Here’s my moment to remind you: please thoroughly cook your meat and eggs! In our opinion, people get sick because they don’t properly prepare their food much more often than they do because of what did or didn’t happen at the farm. Turkey
: Our turkey hens are laying like crazy and we have several eggs in the incubator. In addition, we have a few poults (baby turkeys) coming from the hatchery in a couple weeks to infuse some new blood into the flock. As a reminder, the earlier you get your holiday turkey ordered, the more likely you are to actually get one. Last year, we ran out and had to eat old birds, ourselves. Waterfowl
: Sadly, over the winter, predators made away with the remainder of our duck flock. We have Cayuga ducklings coming from the hatchery and, depending on how many little boy ducks we end up with (because we only need one) we may have some duckling available next fall. Cayuga is the best tasting duck out there. Just ask us!
We’ve also had some real issues with our goose population and are switching the breed we raise to the Pilgrim goose and have goslings coming at the same time as the ducklings. Since geese mate for life, we can’t promise limitless goose next fall. It will all depend on how many of what we end up with and what they look like. If you’re interested in either duck or goose, get your order in as soon as you absolutely can. We’re sure to have at least a couple of each.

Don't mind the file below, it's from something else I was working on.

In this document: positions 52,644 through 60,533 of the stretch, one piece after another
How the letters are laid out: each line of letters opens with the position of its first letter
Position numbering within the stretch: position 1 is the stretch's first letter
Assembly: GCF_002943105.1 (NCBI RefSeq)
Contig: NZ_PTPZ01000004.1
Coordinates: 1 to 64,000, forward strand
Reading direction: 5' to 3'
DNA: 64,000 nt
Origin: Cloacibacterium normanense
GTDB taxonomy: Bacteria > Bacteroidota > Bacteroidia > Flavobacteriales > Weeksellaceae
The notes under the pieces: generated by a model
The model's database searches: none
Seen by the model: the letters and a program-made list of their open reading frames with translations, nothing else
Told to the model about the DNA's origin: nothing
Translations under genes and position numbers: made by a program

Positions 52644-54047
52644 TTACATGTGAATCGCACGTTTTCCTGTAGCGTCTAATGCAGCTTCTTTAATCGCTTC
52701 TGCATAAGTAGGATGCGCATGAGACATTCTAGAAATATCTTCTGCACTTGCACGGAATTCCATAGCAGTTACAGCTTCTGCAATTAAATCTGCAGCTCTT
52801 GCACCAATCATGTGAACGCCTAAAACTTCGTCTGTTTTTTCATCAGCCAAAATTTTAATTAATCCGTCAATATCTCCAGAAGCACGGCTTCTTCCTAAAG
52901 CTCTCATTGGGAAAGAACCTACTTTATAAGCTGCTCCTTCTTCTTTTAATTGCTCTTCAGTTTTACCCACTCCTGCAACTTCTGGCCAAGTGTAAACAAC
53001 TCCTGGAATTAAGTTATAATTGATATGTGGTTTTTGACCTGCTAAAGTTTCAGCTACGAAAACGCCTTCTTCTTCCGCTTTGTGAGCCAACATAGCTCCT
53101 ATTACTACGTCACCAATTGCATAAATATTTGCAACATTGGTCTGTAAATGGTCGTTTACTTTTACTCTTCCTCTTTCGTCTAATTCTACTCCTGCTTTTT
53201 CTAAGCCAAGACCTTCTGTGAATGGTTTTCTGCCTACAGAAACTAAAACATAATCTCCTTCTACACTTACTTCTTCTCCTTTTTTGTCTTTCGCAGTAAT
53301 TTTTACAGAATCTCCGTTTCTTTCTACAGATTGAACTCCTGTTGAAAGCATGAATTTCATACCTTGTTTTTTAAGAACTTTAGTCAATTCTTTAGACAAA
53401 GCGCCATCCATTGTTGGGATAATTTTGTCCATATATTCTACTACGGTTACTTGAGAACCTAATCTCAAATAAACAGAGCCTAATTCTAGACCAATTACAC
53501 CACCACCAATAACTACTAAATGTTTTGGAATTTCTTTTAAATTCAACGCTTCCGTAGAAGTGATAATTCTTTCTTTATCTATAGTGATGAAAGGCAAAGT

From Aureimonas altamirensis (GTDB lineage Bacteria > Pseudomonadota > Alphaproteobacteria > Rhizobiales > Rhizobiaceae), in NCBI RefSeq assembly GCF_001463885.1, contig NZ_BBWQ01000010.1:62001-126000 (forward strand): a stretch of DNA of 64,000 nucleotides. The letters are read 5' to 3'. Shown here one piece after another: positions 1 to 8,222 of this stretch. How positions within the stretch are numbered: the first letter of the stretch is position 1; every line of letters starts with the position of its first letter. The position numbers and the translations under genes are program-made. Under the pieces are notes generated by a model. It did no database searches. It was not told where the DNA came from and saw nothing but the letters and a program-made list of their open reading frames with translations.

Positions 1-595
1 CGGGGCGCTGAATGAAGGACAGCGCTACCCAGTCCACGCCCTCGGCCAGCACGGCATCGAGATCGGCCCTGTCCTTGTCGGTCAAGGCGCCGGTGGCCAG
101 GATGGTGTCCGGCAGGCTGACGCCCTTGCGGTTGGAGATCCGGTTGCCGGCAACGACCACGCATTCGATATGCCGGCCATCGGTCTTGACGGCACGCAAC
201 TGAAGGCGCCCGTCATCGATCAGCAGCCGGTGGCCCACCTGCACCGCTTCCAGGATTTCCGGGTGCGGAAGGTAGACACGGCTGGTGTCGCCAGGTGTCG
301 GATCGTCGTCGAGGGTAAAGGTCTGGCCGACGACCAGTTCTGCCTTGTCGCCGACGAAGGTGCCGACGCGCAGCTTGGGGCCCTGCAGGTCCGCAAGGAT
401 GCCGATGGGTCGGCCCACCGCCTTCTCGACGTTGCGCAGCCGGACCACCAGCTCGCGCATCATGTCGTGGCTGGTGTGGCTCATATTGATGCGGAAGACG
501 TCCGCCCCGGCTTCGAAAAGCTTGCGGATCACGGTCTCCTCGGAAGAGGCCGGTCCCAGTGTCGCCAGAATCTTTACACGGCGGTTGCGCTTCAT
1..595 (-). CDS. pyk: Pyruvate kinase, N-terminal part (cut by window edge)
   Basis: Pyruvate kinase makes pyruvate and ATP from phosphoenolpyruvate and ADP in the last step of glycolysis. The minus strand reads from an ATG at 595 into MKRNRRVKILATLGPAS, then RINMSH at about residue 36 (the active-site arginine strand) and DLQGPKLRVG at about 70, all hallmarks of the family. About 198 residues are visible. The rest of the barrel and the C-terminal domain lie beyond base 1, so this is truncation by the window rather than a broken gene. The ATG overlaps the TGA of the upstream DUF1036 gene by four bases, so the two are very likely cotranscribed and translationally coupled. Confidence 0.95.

Keep your fingers crossed! There’s nothing so good as a Cayuga duckling on the table and we hear Pilgrim goose is a great holiday treat! Hog Hearsay
We have lots of pork. And I do mean lots. Most of it is happily running around out there rooting in the dirt or mud, chomping down grass and small trees, and generally enjoying life while simultaneously growing into fine meals. Mulefoot pork is becoming more and more readily noticed on the meat market as an exceptional pork product and we are proud to be able to offer that meat to folks in the Tristate.